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“We had a comfortable passage, very smooth sea, none of us were sea sick, but crossing the channel is not pleasant at the best,” Livy wrote her mother the next day from the Brunswick House Hotel on Hanover Square in London. ...

On July 28 they began a long-planned second visit to Condover Hall, Reginald Cholmondeley’s country estate near Shrewsbury, where six years earlier they had stayed for two days. “We remained a week in that house,” Sam recalled, "& learned much. Sometimes there were a dozen guests, sometimes two dozen,” including the painter John Millais. The welcome respite from the bustle of London was, as Paine observes, “one of the happiest chapters of their foreign sojourn,” though it left virtually no record. They left on August 2 for Oxford, where the family parted ways for a few days: Rosina Hay returned with the children to London and Sam and Livy were joined by the English actor Edward Wyndham, who escorted them through the town.  “Oxford is so beautiful the grounds about the colleges are something marvelous,” Livy wrote her mother. “How I do wish you could see them, the old, old stone buildings with the ivy on them and often with our woodbine on them.” The Clemenses returned to London and their children on August 4.”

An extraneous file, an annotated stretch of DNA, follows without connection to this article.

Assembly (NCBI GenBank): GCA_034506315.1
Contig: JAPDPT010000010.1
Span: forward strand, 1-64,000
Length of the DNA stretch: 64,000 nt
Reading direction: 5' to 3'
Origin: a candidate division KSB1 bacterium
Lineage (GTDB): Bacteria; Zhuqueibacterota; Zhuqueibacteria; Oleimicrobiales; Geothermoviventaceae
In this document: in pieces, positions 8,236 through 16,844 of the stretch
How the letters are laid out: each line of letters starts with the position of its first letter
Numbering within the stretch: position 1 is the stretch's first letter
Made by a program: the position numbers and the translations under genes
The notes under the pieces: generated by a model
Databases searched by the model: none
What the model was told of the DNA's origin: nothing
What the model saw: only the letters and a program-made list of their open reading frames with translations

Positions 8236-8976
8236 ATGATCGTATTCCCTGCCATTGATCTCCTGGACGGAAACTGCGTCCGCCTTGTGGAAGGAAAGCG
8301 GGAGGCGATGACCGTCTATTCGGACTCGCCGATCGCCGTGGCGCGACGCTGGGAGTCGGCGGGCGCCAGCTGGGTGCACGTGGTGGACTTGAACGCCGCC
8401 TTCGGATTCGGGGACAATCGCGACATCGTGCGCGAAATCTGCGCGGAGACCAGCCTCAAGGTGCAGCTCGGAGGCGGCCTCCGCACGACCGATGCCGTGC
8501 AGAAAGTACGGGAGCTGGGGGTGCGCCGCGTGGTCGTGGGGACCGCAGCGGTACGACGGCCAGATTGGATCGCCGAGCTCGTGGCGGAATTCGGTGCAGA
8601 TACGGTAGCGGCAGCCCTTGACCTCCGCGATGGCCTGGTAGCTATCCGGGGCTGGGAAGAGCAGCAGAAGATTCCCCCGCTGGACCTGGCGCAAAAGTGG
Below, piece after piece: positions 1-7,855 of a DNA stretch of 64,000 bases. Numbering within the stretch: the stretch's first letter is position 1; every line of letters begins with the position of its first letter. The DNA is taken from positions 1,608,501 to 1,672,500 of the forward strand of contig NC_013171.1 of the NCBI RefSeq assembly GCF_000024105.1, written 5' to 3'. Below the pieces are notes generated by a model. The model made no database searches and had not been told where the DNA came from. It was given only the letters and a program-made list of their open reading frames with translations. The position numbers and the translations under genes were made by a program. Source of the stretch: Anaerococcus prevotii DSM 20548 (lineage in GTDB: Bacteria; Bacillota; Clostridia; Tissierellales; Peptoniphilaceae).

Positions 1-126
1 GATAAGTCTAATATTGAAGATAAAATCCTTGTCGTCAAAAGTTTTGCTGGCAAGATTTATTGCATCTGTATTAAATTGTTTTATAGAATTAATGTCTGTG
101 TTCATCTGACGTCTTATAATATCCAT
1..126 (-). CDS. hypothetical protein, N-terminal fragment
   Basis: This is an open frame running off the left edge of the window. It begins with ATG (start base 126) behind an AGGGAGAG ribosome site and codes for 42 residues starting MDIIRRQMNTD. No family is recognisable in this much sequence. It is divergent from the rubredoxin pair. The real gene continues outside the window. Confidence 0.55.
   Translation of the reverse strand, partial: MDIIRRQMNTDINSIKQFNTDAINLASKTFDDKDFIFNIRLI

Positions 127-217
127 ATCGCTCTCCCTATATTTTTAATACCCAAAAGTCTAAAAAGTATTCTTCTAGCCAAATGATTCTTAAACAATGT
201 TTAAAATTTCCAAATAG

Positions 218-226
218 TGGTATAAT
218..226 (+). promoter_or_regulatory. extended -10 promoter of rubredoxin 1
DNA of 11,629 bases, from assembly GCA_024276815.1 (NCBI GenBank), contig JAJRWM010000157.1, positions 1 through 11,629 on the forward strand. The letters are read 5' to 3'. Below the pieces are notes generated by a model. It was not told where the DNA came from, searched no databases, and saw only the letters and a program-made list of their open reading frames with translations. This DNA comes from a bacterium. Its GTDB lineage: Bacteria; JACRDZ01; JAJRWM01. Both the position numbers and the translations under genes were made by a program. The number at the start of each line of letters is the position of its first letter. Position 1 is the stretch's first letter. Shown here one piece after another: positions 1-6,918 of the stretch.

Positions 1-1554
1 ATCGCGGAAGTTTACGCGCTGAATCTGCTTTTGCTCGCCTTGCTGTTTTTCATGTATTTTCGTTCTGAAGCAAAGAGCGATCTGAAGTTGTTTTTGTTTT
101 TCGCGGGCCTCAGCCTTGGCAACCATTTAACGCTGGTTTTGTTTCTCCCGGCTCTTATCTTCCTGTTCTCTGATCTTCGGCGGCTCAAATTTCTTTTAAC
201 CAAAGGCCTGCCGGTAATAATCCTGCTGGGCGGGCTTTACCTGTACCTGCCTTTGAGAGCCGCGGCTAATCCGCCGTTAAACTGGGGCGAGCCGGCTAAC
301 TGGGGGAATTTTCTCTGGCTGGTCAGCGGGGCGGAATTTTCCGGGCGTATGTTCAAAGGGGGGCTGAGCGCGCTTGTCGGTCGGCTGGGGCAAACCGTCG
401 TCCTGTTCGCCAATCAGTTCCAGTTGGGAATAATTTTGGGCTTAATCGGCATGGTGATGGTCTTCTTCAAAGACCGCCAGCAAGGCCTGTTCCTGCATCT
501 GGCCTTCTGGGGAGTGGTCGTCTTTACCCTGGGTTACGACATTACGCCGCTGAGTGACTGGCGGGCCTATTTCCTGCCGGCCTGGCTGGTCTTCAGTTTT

July 20 Sunday – The Clemens family arrived in London in the morning. Sam wrote in his notebook that the family arrived in London at 8 AM; that it was rainy and cold. They stayed at the Brunswick House Hotel, Hanover Square.

July 26 Saturday – Sam met Lewis Carroll, who later wrote in his diary, “Met Mr. Clemens (Mark Twain), with whom I was pleased and interested” [Green 382].

July 28 Monday – The Clemens family traveled just over 70 miles to spend a week in Condover Hall, in North Shropshire on the west English coast. Paine: “For more than two years they had had an invitation from Reginald Cholmondeley to pay him another visit” [MTB 646]. From Sam’s notebook:

August 3 Sunday – The Clemens family ended their visit at Condover Hall and went to Oxford, arriving at about 6 PM. There they sent the children on to Brunswick House Hotel, London with Rosa and were shown the colleges by Edward Wyndham [MTNJ 2: 337&n93].

August 18 Monday – “Left London at 10.30 AM for Windermere—changed cars all day. Too much variety” [MTNJ 2: 339].

August 19 Tuesday – From Sam’s notebook:

Went up Windermere Lake in the steamer.—Talked with the great Darwin [MTNJ 2: 339]. Note: Charles Robert Darwin (1809-1882). Windermere is over 80 miles north of Liverpool; Condover some 70 miles south of Liverpool.

August 21 Thursday – The Clemens party arrived in Liverpool. An hour later, Sam wrote from the Washington Hotel to Dr. John Brown, a letter of apologies for not being able to make the trip to Edinburgh to see him.

“It is a great disappointment, for we wanted to show you how much ‘Megalopis’ has grown, (she is 7 now) & what a fine creature her sister (aged 5) is, & how prettily they both speak German. There are six persons in my party, & they are as difficult to cart around as nearly any other menagerie would be” [MTLE 4: 86].